My great aunt told my mother where to make the turn from the gravelled concession road into the farmhouse laneway. The thick green canopy of sugar maples, lining both sides of the long driveway, opened to reveal a large Victorian frame house, painted pale grey.
My great aunt’s cousin, a woman my mother’s age or older, came out to meet us. She ushered us into the very large kitchen. As she seated us at the long table, she explained that the old woman, sitting in a rocking chair, would not join us at the table, even though, with the extra leaves in the table, there was ample space for her, her three family members and the three of us. The hostess said the old woman, being deaf, preferred to take her meals by herself and to stay in her chair on the other side of the room.
My mother had known the hostess and her husband since she was a child. They had gone to the same church and school.
After we finished eating, the lively conversation among the adults at the table stopped. The two men went back to their work outside. The women turned to the old woman sitting quietly, dozing, chin resting on her chest. She had eaten her meal before we arrived.
The old woman wore rimless spectacles. Her braided hair was pulled tight, back from her face. She wore a long black skirt hanging to her ankles, black shoes with black laces, and black stockings. Her blouse was black and buttoned high around her neck. On her lap sat her brass hearing trumpet. The cousin explained that the old woman had tried hearing aids but with no success.
August afternoon sunlight was streaming into the kitchen through the back screen door, onto the colourless hardwood floor. Flies buzzed at the door. The fly swatter sat on the end of the table where we had eaten the fresh tomatoes and corn from the garden.
My mother went over to the old woman and got her attention by touching her arm. Once roused, she lifted her hearing trumpet to her left ear. My mother spoke into the horn as the old woman held the small end to her left ear. I heard my mother ask the old woman if she remembered her. My mother had to repeat her name. She added a clue or two to help. The old woman’s face brightened with recognition.
My mother told her we were visiting our family in the area. She said she was glad to see the old woman looking so well. She asked, “How old are you, now?” The old woman turned her face away as she answered, “Ninety-eight. Too old.”
My mother asked me if I had heard how old the woman said she was. She was the oldest person I ever had met.
My mother seemed comfortable here with these old friends. But she was play-acting too. She was being the good guest. She was trying to include the old woman. I wondered how my mother felt about meeting this old woman who must know the uncomfortable details of my mother’s life, the family circumstances which made my mother feel insecure. The old woman would have known my grandmother and her parents. Maybe she even knew my grandfather, though he had moved away long ago.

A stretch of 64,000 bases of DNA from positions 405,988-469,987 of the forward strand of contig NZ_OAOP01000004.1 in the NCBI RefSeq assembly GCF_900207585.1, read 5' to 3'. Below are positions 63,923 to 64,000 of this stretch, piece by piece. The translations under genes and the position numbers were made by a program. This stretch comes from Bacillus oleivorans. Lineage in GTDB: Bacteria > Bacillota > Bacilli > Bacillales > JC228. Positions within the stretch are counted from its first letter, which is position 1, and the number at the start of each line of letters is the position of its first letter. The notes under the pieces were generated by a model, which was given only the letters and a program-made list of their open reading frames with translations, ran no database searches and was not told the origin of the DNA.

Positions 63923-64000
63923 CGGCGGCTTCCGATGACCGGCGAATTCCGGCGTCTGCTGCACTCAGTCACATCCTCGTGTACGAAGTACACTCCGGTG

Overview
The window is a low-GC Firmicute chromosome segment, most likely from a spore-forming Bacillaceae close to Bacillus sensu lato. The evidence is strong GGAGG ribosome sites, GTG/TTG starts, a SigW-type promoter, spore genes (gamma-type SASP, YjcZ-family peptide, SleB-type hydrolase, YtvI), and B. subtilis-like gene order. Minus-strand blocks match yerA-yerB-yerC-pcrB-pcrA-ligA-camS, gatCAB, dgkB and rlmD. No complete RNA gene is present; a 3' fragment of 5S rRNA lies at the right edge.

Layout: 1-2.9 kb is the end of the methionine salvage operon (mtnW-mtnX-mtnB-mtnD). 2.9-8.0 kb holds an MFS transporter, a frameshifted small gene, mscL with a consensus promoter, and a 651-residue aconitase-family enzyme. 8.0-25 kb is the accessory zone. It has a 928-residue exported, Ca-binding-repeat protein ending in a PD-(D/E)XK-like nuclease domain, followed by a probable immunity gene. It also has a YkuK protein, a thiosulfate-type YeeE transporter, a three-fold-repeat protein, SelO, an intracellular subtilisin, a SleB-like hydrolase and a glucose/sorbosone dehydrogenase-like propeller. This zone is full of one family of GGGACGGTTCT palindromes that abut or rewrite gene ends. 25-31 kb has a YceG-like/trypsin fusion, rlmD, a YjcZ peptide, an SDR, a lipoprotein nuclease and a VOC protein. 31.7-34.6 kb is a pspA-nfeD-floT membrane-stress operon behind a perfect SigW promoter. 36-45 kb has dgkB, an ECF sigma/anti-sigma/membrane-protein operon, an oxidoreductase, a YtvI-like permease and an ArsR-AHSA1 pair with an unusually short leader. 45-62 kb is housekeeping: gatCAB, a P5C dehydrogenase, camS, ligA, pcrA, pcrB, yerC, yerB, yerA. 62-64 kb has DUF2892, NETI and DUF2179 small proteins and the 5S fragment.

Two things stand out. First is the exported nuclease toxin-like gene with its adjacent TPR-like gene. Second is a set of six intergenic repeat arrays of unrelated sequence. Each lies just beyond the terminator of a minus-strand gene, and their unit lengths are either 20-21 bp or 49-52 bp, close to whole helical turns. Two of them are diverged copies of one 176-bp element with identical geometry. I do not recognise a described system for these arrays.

I had gathered from the earlier conversation that the old woman was remembered in the village as the post-mistress whom everyone knew and trusted with their correspondences. Remembered, but not visited. Her deafness sealed her off from the village as it did from the conversation in her kitchen and living space.
My mother called me closer, telling me to speak to the old woman, through the trumpet. I hesitated and my mother prodded me.
What could I say? I leaned over to speak into the hearing trumpet, an object I had never seen in use before that day. My mother told me to speak loudly into the large opening while the old woman held the trumpet up to her ear.
I could not think of words. My mind was blank but rushing, searching. What could I say to a woman I never had met? She had met so many children my age in all the decades of her life. What could a 14 year old say to a 98 year old she did not know?
My mother prompted me to say hello and to refer to something about our trip or high school.
I felt pressured, fearful, anxious, and wordless. All my mother’s stories and worries about her family history were confused in my mind. Were these people my mother did not like, in fact? Were they among those whose judgment she feared?
I felt inadequate to say anything to a woman so old that she knew my seventy-year old grandmother when my grandmother was a child and who was the aunt of my great aunt. She was ancient. I was in awe.
Silent, solitary, clothed in black, her presence created a zone, a field, of singular energy. The history of her family and the farm and the region dwelt in her. She still held much power in her slim, firm frame. She surely held power in her memories. She held power in her family.
Would she speak? No.
Remembrance, reverence, silence, peace hung around the old woman in her rocking chair. Why should I break them, interrupt them, with meaningless, formulaic words?
Who was I to try to reach, with a new face and a new being, into that mind, full of memories,? Why not leave the old lady in peace? Why not leave her with her family and her memories? Was not it enough that my mother spoke to her? My mother knew her and the old woman remembered my mother.